In the June 2013 (vol 39(1) issue) of Medical Humanities, there is a special section, edited by Prof Ludmilla Jordanova (who will be joining Durham University on 1 September 2013), on “Portraits, patients and practitioners”. In her editorial that introduces the special section, she writes:

“Medicine and portraiture are entwined in intimate and distinctive ways. Thus portraits connected with health and medicine provide promising material for the medical humanities. In order for them to fulfil that promise, a number of issues need to be addressed. The nature of portraiture and the conditions under which portraits are made are fundamental considerations. The metaphorical power of the very idea ‘portrait’, which implies a faithful rendering of specific phenomena, is particularly striking. Then it is worth setting out where medicine portraiture has been practised, by whom and in which media. Modes of visual analysis also need to be considered, including the fields, such as art history, anthropology and visual culture studies, which offer inspiration for the close analysis of images and artefacts.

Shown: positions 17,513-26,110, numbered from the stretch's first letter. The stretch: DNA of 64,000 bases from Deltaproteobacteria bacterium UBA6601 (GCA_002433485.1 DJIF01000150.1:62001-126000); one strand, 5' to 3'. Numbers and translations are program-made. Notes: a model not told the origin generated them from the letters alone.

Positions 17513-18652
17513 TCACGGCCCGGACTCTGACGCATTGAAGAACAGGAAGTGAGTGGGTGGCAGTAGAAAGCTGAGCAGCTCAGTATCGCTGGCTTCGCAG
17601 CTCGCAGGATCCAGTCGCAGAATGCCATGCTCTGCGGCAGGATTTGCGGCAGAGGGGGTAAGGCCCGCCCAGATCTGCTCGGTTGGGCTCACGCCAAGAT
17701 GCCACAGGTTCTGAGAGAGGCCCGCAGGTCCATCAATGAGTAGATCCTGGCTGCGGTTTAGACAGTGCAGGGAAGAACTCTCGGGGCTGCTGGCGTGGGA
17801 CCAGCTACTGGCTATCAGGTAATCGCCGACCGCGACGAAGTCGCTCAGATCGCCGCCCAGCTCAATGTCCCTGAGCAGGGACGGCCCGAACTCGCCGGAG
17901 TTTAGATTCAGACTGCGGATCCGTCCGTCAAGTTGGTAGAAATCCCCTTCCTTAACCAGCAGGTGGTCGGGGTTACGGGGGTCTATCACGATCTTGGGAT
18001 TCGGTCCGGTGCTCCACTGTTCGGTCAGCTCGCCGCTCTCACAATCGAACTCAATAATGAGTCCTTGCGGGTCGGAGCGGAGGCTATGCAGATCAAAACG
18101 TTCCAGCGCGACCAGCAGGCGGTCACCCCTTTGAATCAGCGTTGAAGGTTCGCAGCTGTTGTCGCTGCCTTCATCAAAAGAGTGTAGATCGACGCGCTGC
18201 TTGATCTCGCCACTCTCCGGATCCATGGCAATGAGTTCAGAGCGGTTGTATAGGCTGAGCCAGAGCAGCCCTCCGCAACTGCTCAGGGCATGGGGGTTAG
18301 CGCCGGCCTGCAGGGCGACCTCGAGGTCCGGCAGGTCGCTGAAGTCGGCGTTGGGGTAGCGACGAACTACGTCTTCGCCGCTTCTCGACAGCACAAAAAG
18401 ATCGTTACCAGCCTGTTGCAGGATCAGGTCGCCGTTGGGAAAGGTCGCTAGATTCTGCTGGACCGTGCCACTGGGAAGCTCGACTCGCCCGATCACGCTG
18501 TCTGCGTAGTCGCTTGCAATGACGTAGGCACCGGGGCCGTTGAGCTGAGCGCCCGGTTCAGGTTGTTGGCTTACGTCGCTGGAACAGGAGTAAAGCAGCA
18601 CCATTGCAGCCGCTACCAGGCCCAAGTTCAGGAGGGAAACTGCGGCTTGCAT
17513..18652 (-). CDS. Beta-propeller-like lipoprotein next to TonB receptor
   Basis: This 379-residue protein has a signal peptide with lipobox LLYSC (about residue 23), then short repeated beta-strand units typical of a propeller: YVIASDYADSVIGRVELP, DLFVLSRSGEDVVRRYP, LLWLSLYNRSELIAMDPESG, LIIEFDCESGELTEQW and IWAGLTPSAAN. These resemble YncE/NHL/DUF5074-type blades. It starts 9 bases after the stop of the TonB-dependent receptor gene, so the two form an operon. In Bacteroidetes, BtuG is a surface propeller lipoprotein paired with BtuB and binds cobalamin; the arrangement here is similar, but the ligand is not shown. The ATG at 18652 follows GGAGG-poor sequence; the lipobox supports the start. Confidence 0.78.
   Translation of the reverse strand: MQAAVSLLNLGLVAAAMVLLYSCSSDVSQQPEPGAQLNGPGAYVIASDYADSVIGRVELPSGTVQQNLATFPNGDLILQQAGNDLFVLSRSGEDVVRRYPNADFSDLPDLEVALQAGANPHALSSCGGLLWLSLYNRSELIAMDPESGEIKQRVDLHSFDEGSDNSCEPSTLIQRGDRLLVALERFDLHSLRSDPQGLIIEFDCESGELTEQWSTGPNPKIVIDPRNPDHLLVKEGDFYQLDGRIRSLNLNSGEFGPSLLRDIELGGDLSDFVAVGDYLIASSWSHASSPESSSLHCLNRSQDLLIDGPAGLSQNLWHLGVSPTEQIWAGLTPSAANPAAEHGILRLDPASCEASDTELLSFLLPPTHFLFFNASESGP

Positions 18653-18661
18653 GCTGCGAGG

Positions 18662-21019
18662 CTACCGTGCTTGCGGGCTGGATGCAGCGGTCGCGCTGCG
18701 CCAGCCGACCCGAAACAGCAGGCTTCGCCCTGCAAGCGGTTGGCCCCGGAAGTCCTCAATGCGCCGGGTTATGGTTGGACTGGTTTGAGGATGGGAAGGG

Portraits are ubiquitous in medicine. The Patients’ Portraits group of companion papers in Medical Humanities indicates the richness of the materials and the value of the insights they can generate.”

The papers in the special section comprise: 

  • The ‘scientific artworks’ of Doctor Paul Richer Natasha Ruiz-Gómez

  • Portraits of John Hunter’s patients Douglas Hugh James

  • Identifying the patient in George W Lambert’s Chesham Street Keren Rosa Hammerschlag

  • Inventing the medical portrait: photography at the ‘Benevolent Asylum’ of Holloway, c. 1885-1889 Susan Sidlauskas

  • Patients rebuilt: Dr Auguste Rollier’s heliotherapeutic portraits, c.1903–1944 Tania Anne Woloshyn


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